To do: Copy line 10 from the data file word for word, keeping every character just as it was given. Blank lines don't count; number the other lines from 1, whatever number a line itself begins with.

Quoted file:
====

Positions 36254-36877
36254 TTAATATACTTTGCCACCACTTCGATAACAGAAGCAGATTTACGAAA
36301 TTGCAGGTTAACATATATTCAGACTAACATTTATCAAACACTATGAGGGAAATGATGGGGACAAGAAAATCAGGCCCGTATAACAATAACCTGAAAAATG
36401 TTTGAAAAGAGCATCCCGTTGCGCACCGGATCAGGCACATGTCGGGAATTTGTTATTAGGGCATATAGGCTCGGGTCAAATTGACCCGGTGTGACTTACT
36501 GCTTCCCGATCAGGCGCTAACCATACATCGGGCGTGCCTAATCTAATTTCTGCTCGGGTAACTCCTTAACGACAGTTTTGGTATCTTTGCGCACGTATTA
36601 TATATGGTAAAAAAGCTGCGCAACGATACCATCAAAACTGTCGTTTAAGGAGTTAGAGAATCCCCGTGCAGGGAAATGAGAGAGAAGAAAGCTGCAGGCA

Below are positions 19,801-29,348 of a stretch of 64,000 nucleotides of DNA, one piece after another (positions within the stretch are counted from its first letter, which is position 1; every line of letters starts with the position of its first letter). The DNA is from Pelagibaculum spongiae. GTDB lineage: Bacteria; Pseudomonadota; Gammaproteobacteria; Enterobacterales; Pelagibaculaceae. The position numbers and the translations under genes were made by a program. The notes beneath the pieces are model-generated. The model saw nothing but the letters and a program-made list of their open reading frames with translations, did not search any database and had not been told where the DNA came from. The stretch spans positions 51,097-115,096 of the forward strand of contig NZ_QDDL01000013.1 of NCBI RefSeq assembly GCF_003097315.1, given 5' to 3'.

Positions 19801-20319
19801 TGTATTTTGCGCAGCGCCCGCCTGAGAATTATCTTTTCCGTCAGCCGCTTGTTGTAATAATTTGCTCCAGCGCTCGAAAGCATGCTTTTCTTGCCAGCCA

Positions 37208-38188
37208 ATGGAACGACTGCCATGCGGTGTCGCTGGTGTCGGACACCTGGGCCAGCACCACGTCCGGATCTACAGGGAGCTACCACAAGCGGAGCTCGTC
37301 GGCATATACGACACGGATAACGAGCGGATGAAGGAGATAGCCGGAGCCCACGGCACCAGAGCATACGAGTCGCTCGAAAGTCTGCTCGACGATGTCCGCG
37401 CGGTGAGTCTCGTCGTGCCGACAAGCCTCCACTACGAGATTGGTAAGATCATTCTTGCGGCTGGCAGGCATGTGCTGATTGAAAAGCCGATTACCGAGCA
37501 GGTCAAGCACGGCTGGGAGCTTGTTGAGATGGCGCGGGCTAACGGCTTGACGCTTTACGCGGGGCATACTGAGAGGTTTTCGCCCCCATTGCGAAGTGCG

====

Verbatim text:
Positions 37208-38188